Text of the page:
The new buzzword in health policy circles is value. Certainly, many of the coverage aspects of the Affordable Care Act (ACA) have been the subject of widespread and spirited discourse, but many of the less-politicized and less-talked-about elements of the ACA include numerous attempts to catalyze payer and provider “accountability”, through risk and reward, in the “value” domain. Recent variations in payment models in both the private and public sectors, such as quality-reporting bonuses, shared savings, bundled payments, and partial risk contracting, all maintain mechanisms to incentivize value.  And full-risk (insurance product) contracting, at both the state and federal levels, has continually evolved to emphasize value alongside the conventional objective of controlling cost.  Examples include programs like Star Ratings for Medicare Advantage and Prescription Drug Plans. 
 
But what is value?  Don Berwick’s “triple aim” of “improving the experience of care, improving the health of populations, and reducing per capita costs of health care” 1 reflects a pivotal change in the perception of value on the part of stakeholders.  The “big idea” is that the preferred manner, in which to reduce overall utilization (cost), is to reduce the demand for health care utilization through positively changing health trajectories, thus, lessening the need for hospitalizations and the like, rather than relying exclusively on restricting supply or access (eg, prior authorization) as the means to lower costs.  This more nuanced and evolved view of value is of particular importance to pharmacy, whose primary charge is to achieve downstream reductions in utilization through better health from optimal use of medications. 
 
A quick review of Merriam-Webster’s multiple definitions of “value” highlight the importance of this nuance:
1)     Something that can be bought for a low or fair price
2)     The amount of money that something is worth
3)     Usefulness or importance2
 
The first definition well represents the predominant historical view of insurers on the value of drugs and practice of pharmacy.  Value was (and still is, in large part) achieved through the lowest-cost purveyor of a given drug product. However, the second definition introduces worth, and is starkly different from the first.  In terms of pharmacy practice, the first definition considers only cost, with the objective being to minimize the cost of acquiring or covering medications as the singular and sole objective in the value equation. The second definition certainly considers the cost of medications and their distribution and dispensing, but layers in whatever benefit or return accompanies that cost. Importantly, the second definition actually considers the benefit back to the purchaser, and/or risk holder, and/or patient, and/or care team member.  This begs the question: is there any benefit that comes from the conventional practice of pharmacy (regardless of the care setting) beyond the distribution and dispensing of medications? Let’s hope so.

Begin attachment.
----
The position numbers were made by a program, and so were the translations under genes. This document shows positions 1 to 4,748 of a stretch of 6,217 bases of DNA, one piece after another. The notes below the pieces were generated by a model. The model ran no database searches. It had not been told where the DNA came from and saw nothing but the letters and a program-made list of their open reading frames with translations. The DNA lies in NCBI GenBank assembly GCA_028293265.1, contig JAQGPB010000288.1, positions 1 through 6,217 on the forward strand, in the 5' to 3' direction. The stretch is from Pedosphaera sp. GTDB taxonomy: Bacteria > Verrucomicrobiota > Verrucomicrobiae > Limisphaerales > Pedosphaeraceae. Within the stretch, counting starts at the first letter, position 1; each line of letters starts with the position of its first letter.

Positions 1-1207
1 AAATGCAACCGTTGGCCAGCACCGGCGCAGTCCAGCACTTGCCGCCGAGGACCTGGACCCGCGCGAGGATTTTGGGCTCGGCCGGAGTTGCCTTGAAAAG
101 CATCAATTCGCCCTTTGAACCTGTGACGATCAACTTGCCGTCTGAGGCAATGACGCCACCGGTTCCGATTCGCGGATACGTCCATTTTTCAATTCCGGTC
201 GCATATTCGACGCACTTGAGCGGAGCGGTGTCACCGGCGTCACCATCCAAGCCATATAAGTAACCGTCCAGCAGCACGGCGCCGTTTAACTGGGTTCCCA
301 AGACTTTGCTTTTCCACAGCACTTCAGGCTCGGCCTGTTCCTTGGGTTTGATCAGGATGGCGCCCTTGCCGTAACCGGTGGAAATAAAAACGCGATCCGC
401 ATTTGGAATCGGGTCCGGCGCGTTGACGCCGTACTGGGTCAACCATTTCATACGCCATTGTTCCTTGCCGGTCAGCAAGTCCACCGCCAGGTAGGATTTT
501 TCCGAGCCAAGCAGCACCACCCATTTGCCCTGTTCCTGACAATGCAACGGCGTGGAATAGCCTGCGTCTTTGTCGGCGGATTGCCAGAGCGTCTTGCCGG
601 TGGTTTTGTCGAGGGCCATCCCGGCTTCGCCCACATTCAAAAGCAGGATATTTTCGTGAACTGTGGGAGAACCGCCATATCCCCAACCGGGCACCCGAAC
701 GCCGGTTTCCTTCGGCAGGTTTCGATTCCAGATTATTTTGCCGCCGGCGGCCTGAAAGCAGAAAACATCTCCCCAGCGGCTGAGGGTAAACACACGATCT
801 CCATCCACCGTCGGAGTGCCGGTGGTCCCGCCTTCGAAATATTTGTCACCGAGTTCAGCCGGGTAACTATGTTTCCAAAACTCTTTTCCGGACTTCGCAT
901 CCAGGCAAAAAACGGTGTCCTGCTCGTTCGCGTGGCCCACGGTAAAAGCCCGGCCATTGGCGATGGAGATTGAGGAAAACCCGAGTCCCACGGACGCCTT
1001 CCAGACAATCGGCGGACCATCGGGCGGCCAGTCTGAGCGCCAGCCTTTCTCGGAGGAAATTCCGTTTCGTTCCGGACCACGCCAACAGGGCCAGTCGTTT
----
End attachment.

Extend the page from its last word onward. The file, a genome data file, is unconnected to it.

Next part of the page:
The third definition of value holds great promise for the profession.  In this version of the interpretation of value, externalities (the losses or gains in benefit to one party resulting from an activity of another party) are considered. That is, medications and medication optimization services that  improve the patient’s health and the experience —leading to lower overall utilization and costs, across the entire spectrum of care—are considered in the value equation.  Under the third definition of value, medication optimization services are viewed as useful and important in the new system of financing and care delivery.
 
As we near 2016, Directions in Pharmacy will be transitioning from providing readers with bimonthly issues on specific themes, to providing weekly articles on the most relevant and timely topics in the industry, and quarterly collections which are of most interest to our readership. The mission of Directions in Pharmacy is to publish articles that examine how health care reform, and other emerging environmental factors, are influencing the profession, practice, and business of pharmacy.  We endeavor to continue to engage luminary authorship and develop content that provides insight and understanding to our readers that enable informed strategic decisions, regardless of the type or location of your pharmacy practice. We recognize that pharmacy practice is constantly evolving, and believe this new publishing model will better meet our readers’ needs. Though we will seek authorship and topics that are timely, relevant and diverse, the common denominator, among all of them, will be value—the new North Star of our health care system.
 
If you are interested in contributing to Directions in Pharmacy in 2016, please review our Call for Papers for more information.
 
References
1. Berwick DM, Nolan TW, Whittington J. The triple aim: care, health, and cost. Health Aff (Millwood). 2008;27(3):759-769. doi: 10.1377/hlthaff.27.3.759.
2. Simple definition of value. Merriam-Webster website. merriam-webster.com/dictionary/value. Accessed December 8, 2015.